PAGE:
A trying time for the faithful as Catholic Church faces new abuse scandals

Los Angeles Archbishop José H. Gomez leads a special Mass at the Cathedral of Our Lady of the Angels in 2016.
(Patrick T. Fallon/ For The Los Angeles Times)

Olivia Vela sat in the courtyard of the Cathedral of Our Lady of the Angels on Sunday as she waited for the 10 a.m. Mass to begin. After a decades-long absence, she said she returned to the church a year and a half ago after she was diagnosed with ovarian cancer.

Vela said she is now in recovery and started attending services again because she is so grateful to be alive.

But the 52-year-old nurse is still struggling to reconcile her beliefs with the sex abuse scandals that continue to plague the Catholic Church and the latest news that Pope Francis may have knowingly hid allegations about the now-disgraced American Cardinal Theodore McCarrick, the former archbishop in Washington.


“I’m trying to come back. I’m trying to come back,” Vela said, sounding weary.

On the day the clergy sex abuse scandal roiling the Catholic Church lapped at the innermost sanctum of the Vatican, Vela was just one of many Catholics across Southern California wrestling with their personal faith and disappointment with the failings of the institution.

In churches around the Southland, many parishioners said the latest allegation against Pope Francis — leveled by a longtime critic of the pope over his call for social reforms — was capping an already taxing month after revelations in a Pennsylvania grand jury report about decades of abuse and cover-up by predator priests and church officials.

Archbishop José Gomez, addressing a crowd of youngsters during a World Youth Day event at the cathedral Sunday, acknowledged that the scandals were causing many believers, especially the young, to consider leaving the church. He assured parishoners that he and other church leaders were committed to reform.

“There are young people who have been hurt by many in the church,” he said. “We are all committed to protecting our young people in all our churches, schools and ministries. But we need your help.”

Cecilia González-Andrieu, a theology professor at Loyola Marymount University, said that in the last week, students had been stopping her on campus and messaging her on Facebook from around the country to ask for guidance.

She said she encouraged students to voice their opinions, engage with their parish priest and find their own roles in “loving our church and at the same time making it accountable.”


“It’s been a very painful period, playing out in our classrooms and parishes,” she said. “We are a family that has a broken heart right now, that is in pain.”

Melisa Cedillo was one of the students who turned to González-Andrieu. The day the Pennsylvania grand jury report was released, Cedillo, a recent graduate, said she furiously started typing a letter to send to the bishops to urge reforms and warn that the church was risking losing young Catholics.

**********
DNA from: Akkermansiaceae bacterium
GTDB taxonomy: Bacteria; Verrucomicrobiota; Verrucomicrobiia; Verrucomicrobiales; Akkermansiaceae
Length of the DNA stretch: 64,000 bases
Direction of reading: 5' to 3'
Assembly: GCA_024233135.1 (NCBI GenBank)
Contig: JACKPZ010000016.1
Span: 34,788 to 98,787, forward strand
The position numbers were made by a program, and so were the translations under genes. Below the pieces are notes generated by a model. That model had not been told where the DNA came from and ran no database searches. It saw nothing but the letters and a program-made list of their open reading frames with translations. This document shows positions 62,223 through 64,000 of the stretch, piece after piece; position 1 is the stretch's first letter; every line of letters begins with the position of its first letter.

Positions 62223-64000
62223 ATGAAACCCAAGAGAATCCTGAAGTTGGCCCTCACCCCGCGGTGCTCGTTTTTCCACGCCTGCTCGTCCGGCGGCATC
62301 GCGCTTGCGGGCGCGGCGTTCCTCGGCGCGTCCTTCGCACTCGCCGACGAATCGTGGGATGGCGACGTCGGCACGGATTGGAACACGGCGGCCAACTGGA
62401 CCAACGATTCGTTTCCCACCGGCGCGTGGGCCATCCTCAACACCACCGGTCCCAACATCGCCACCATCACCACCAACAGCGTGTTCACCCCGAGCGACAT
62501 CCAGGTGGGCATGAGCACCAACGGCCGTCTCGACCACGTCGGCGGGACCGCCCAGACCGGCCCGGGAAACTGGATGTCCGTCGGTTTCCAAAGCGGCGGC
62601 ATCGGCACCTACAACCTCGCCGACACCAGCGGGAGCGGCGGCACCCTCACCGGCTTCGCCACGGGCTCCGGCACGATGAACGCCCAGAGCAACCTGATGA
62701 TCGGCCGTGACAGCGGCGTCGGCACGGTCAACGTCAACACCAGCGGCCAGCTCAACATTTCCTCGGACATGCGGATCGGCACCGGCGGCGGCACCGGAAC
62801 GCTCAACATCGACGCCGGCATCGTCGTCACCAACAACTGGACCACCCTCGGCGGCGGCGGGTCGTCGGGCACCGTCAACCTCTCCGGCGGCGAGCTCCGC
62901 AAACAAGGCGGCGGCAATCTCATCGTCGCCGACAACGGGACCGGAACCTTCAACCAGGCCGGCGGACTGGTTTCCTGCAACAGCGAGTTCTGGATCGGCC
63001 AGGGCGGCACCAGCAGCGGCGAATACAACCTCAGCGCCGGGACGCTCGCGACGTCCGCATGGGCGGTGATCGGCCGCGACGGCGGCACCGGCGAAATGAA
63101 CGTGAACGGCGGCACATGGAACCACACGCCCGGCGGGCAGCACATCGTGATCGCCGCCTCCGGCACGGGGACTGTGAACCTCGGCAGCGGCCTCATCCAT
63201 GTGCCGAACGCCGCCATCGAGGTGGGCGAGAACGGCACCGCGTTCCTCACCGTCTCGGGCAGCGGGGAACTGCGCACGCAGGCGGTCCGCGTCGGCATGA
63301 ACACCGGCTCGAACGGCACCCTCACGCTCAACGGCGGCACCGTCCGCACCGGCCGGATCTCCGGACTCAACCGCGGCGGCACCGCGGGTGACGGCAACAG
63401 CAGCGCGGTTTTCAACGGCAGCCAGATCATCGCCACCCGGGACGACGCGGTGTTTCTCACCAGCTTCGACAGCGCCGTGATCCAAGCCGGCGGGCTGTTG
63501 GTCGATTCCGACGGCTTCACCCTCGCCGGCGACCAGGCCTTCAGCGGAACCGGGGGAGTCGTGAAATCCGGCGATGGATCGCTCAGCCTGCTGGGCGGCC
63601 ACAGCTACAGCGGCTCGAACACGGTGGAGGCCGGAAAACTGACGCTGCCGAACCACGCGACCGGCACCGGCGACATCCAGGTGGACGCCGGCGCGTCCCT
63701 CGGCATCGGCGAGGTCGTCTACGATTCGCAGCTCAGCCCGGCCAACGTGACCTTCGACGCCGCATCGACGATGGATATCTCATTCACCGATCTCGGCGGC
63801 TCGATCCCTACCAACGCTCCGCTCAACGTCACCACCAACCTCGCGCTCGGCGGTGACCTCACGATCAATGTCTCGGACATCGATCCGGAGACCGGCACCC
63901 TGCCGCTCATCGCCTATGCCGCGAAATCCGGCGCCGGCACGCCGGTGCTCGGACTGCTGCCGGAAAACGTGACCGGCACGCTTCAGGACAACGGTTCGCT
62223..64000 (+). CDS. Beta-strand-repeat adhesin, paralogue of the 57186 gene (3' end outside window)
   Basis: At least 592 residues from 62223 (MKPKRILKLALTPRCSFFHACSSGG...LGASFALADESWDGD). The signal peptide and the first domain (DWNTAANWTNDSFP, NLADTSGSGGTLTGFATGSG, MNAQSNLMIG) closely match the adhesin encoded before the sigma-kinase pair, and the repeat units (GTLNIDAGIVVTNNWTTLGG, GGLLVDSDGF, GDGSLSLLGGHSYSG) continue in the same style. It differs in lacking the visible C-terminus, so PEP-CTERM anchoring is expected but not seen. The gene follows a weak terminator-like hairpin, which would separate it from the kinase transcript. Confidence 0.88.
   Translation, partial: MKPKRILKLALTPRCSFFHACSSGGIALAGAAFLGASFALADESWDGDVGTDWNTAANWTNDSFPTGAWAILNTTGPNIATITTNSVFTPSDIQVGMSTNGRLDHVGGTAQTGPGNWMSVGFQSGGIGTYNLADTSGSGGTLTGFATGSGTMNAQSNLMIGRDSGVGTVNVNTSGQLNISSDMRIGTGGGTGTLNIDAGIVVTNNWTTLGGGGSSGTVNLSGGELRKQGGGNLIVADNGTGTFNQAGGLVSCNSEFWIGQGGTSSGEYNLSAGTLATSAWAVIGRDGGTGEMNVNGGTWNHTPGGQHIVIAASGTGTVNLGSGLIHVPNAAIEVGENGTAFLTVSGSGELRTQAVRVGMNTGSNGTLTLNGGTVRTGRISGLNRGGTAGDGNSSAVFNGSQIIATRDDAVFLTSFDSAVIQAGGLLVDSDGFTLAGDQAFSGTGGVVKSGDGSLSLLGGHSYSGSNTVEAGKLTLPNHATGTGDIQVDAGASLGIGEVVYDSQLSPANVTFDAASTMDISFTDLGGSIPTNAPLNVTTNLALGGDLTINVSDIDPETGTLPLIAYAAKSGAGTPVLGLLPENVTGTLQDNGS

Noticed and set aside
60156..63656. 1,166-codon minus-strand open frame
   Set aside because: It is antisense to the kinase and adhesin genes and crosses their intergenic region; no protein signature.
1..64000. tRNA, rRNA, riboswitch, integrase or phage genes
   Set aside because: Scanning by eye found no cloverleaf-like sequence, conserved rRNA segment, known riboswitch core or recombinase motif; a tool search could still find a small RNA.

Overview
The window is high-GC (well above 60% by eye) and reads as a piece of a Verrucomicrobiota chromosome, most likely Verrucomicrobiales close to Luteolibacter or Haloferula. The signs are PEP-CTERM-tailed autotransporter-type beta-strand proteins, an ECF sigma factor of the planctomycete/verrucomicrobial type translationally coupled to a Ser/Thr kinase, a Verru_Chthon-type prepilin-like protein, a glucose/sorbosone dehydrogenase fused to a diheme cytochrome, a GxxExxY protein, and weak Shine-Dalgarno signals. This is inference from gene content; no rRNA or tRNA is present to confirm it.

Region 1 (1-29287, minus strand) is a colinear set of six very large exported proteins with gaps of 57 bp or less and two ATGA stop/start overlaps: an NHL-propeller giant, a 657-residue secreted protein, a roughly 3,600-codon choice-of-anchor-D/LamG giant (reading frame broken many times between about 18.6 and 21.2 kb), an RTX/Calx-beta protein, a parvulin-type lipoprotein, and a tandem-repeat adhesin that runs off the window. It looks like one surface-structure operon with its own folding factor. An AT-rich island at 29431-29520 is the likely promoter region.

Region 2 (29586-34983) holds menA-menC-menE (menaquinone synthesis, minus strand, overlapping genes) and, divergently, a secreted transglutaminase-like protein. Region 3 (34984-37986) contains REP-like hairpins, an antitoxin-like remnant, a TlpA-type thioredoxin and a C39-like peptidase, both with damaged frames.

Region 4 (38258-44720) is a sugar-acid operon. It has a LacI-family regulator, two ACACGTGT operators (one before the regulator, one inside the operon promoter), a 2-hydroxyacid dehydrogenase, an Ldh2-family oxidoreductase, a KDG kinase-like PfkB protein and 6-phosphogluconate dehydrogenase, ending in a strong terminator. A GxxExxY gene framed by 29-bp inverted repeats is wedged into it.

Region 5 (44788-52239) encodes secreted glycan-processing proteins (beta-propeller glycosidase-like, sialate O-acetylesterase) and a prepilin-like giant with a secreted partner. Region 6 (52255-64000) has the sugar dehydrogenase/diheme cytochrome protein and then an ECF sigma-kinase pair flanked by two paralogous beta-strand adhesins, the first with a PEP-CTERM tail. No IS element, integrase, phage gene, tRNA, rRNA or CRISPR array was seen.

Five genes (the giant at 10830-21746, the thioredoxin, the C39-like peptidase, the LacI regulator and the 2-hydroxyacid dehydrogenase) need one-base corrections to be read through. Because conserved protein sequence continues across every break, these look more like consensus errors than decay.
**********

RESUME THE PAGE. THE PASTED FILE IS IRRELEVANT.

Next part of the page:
“If you’re a young Catholic woman, you’re seeing the power and impact the ‘#MeToo’ movement is having in other realms, and you see your own church, and you don’t see that,” she said.

In his Sunday homily at Our Mother of Good Counsel in Los Feliz, Father Mark Menegatti spoke about priests’ disappointment with church leadership. His parishioners seemed to appreciate the frank expression, he said.

“They want to be good faithful Catholics and still speak up about this, and be upset about this,” he said. “They want to know that we as the clergy are with them.”

Menegatti said he spoke to church-goers about how as Catholics they should “not brush this off but struggle with it, however messy and challenging it may be.”


Jose Alvarado, 53, was busy browsing the news on his cellphone in the courtyard of the Cathedral of Our Lady of the Angels before Sunday’s 12:30 p.m. Mass. He said he had read earlier about the allegations against the pope.

Alvarado said he wished Pope Francis had spoken out and taken action sooner against McCarrick, who had a decades-long history of sexual relations with male seminarians and young priests and allegedly attacked an 11-year-old altar boy.

“If you don’t do anything about it, it’s going to keep happening,” he said.

Alvarado said he was also disgusted by the findings of the Pennsylvania grand jury report, which cited more than 1,000 cases of abuse by priests. But he also said he believed Pope Francis was doing his best to hold the church together and that he hadn’t lost his faith.

“These kinds of problems won’t make me turn my back on the church,” he said. “Because I’m Catholic.”

Vela, the nurse, said she felt less secure in her trust in the church she grew up in, attending Mass every Sunday. She said she felt the church’s problems stem from its long history of being a male-dominated organization that for centuries has covered up men’s indiscretions and was in need of “radical change.”

“We just don’t know how deep the problem lies,” she said.